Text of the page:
This page contains affiliate links and we may receive a small commission for purchases made, but this comes at no extra cost to you and helps us to continue providing top quality content for our loyal readers.

Why do children need superheroes?

Whether it’s Superman or Wonder Woman, we explain why a hero is poetry in motion and share our favourite superhero books for children

Why do children need superheroes?

It’s easy to see why the likes of Superman, Catwoman and super-cool secret agent James Bond are such a hit with children. With their superhuman abilities, swooping in to save the day, battling baddies and saving citizens in distress, what’s not to admire? But for many parents the idea of their little cherub tearing around the playground attacking baddies with a variety of imaginary weapons is more alarming than admirable. Shouldn’t we discourage children from violent play, even if it is only make-believe?


Not according to American academic Gerard Jones, best-selling author of Killing Monsters: Why Children Need Fantasy, Super Heroes And Make-Believe Violence. “It’s a common belief that these fantasy role-playing games of being heroes are in some way dangerous – that they’ll lead young children to become more violent later on. But the evidence is that the children who are most into the superhero fantasies turn out to be the most sensitive children.”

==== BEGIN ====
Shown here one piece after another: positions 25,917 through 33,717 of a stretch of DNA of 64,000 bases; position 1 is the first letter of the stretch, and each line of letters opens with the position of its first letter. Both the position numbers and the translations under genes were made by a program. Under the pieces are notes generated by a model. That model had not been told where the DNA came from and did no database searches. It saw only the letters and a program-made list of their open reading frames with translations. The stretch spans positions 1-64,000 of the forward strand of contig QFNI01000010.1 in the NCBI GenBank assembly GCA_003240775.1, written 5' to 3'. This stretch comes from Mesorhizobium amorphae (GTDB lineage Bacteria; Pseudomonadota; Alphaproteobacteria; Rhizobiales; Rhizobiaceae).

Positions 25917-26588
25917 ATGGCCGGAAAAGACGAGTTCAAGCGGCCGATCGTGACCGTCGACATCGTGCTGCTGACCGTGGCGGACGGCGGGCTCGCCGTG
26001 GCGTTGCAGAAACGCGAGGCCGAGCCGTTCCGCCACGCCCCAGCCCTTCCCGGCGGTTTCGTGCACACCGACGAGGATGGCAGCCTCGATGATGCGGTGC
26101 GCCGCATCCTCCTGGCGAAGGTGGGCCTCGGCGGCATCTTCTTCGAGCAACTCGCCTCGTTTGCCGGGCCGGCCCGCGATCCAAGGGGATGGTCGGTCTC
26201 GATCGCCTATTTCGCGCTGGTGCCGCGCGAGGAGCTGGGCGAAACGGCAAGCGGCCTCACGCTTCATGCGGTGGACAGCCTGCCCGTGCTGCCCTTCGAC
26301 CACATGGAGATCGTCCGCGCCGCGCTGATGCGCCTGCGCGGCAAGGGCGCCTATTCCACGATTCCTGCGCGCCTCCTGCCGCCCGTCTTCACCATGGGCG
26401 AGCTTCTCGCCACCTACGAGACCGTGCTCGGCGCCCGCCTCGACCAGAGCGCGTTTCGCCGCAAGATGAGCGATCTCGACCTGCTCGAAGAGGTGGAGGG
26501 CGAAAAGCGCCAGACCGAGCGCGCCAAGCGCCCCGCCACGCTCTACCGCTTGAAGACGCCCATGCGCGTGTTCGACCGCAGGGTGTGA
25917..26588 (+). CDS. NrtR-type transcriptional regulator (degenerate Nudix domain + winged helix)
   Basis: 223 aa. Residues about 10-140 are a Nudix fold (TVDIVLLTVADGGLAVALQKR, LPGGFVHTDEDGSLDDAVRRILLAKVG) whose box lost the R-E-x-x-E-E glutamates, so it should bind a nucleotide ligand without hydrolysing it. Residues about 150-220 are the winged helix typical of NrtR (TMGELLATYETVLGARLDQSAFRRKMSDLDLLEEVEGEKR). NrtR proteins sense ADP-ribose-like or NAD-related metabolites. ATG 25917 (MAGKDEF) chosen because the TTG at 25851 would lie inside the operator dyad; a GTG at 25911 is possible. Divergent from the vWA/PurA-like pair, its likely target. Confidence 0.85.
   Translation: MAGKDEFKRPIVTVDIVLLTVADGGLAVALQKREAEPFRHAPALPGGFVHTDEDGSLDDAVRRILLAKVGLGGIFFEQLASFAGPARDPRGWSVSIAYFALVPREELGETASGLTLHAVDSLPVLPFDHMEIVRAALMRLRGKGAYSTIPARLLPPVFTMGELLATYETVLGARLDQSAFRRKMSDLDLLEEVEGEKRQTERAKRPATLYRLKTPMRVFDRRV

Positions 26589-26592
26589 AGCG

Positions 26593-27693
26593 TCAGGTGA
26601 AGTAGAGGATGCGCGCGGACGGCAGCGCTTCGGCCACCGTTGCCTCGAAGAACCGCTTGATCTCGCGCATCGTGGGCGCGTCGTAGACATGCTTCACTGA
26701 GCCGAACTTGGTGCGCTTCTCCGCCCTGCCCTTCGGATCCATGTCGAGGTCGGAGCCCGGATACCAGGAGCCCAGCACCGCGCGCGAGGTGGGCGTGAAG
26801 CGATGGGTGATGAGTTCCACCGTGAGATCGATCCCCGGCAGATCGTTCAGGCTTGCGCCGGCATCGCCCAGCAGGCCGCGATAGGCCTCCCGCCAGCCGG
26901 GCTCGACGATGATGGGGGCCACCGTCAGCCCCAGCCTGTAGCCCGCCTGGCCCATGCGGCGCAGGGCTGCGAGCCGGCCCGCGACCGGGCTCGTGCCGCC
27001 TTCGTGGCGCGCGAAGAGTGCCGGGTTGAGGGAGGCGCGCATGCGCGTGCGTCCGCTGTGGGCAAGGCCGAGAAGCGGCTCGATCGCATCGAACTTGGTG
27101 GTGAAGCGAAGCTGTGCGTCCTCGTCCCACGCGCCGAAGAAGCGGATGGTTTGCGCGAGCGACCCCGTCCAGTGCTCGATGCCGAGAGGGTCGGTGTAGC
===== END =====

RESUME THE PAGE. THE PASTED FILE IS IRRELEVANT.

In fact, the proof is coming in thick and fast that heroes are good for children’s all-round development. They may not necessarily be the role models you would choose for your child, but it’s not your choice. As role models go, superheroes really are pretty super. Studies show that donning a super identity can help children develop moral values. Superhero play allows them to explore abstract ideas of good and bad, death and pain, and all in a safe environment. And most importantly, pretending to be super gives children a sense of control over a world that can seem big and scary. By morphing into a Power Ranger, or a Powerpuff Girl, children can feel grown-up and helpful. “And that’s a good feeling,” says social psychologist Dr Sandra Wheatley. “Suddenly, they have the power to participate and help. That sense of helping other people, of being part of something bigger than them, fulfils an elemental human need.” Emotional fulfilment plus cool super powers… who wouldn’t want to be a superhero?

Junior Recommends: 10 Great Superhero Books for Children

> Ten Little Superheroes by Mike Brownlow and Simon Rickerty

Even Superheroes Have Bad Days by Shelly Becker and illustrated by Eda Kaban

> DC Super Heroes: My First Book of Girl Power

> Ten Rules of Being a Superhero by Deb Pilutti 

>> Superheroes Don’t Get Scared… Or Do They? by Kate Thompson and illustrated by Clare Elsom 

> Sidekicked by John David Anderson

> There’s a Superhero in your Book by Tom Fletcher and illustrated by Gregg Abbott

Nine Marvel Super Hero Tales by Various

> Help! I need my Superheroes by Webber Books

Even Superheroes Have to Sleep by Sara Crow, illustrated by Adam Record

> Superhero School by Aaron Reynolds and illustrated by Andy Rash


> My First Book of Superpowers by Davis Katz